There is a line in the first few pages of Hwang Sok-yong’s The Shadow of Arms that carries with it the brunt of the Vietnam War: “Just two weeks of carnage, of thirst and heat had transformed the fighting men into burnt-out tin cans.” Hwang’s language is unadorned and direct, his metaphor effective. It conveys a hollowness, of both body and spirit, that foreshadows the horrific military brutalities, the moral corruption, the soullessness wreaked by a hellish war and captured with staggering precision in the novel, based on Hwang’s experience as a Korean soldier contracted to fight for the Allied Forces. A “burnt-out tin can” can also be used to describe a translation; a text that has lost its soul, has lost its voice, in the process of being rendered into a new language, and all that remains of it is an empty shell. We were loath to let that happen to The Shadow of Arms, and took great pains to find the novel’s voice in English, scouring military dictionaries, reading dialogue aloud, comparing our translation as it developed against the French version, even delaying publication several times for the sake of getting it right. As translators and publishers of literature in translation, we have a greater responsibility than perhaps we often realize; we are pulling foreign writers, usually comfortable and celebrated in their own countries, into our local literary landscapes, and we are determining how their voices shall sound in our language, how they shall be perceived and therefore received by our readers. It’s an untold burden, and one we shoulder gladly because these voices deserve, and sometimes need, to be heard. That of Hwang Sok-yong, as this novel exemplifies, is one that should resound the world over.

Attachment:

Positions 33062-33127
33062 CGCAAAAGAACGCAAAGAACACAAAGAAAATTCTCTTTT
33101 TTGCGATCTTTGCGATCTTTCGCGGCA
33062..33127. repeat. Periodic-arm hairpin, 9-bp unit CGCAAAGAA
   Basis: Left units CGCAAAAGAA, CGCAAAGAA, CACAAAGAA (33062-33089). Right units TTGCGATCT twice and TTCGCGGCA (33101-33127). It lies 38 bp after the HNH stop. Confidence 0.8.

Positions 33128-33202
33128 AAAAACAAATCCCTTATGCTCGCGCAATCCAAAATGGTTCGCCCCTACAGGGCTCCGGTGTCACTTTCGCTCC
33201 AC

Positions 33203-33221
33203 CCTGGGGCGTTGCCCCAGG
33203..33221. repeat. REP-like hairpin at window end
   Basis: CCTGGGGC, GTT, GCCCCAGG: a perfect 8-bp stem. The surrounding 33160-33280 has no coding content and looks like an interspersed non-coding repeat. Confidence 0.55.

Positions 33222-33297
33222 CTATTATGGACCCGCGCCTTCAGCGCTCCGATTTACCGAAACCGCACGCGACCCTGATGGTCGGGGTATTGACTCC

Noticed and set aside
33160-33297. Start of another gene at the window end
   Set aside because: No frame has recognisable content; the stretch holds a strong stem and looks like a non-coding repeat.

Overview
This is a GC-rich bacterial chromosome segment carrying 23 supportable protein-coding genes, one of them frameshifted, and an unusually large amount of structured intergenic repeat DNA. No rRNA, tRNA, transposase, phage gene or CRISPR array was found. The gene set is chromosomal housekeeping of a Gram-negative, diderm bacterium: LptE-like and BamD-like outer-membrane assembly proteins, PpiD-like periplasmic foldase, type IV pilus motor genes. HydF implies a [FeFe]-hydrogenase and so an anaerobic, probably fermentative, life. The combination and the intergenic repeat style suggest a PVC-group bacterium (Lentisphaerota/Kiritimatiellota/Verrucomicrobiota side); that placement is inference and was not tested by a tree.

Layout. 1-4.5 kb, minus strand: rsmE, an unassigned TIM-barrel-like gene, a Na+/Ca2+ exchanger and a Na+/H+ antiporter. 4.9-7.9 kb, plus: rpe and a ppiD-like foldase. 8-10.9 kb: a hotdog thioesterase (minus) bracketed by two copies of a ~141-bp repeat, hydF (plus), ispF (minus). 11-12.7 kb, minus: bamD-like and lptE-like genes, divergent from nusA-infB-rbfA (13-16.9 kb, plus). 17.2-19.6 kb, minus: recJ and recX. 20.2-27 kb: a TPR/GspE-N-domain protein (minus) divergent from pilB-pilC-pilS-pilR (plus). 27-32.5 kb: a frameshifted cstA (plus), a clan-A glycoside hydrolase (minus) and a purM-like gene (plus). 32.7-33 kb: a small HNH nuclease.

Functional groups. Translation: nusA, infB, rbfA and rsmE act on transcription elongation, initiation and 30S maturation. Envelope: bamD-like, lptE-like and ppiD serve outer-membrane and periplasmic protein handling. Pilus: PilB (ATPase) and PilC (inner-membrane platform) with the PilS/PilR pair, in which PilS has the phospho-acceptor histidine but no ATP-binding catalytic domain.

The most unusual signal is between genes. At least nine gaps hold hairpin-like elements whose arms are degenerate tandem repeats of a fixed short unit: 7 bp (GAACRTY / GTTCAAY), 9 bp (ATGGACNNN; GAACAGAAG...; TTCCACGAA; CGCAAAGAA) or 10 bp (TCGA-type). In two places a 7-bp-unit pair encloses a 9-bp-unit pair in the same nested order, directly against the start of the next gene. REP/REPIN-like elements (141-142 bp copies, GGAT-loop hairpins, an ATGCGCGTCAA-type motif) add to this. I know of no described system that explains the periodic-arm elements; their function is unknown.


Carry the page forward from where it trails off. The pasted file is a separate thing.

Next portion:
E-Book (10)

Translated Books (96)

News from Abroad (194)

International Events (22)

Book Reviews (21)

Book Proposals (2)

Videos (14)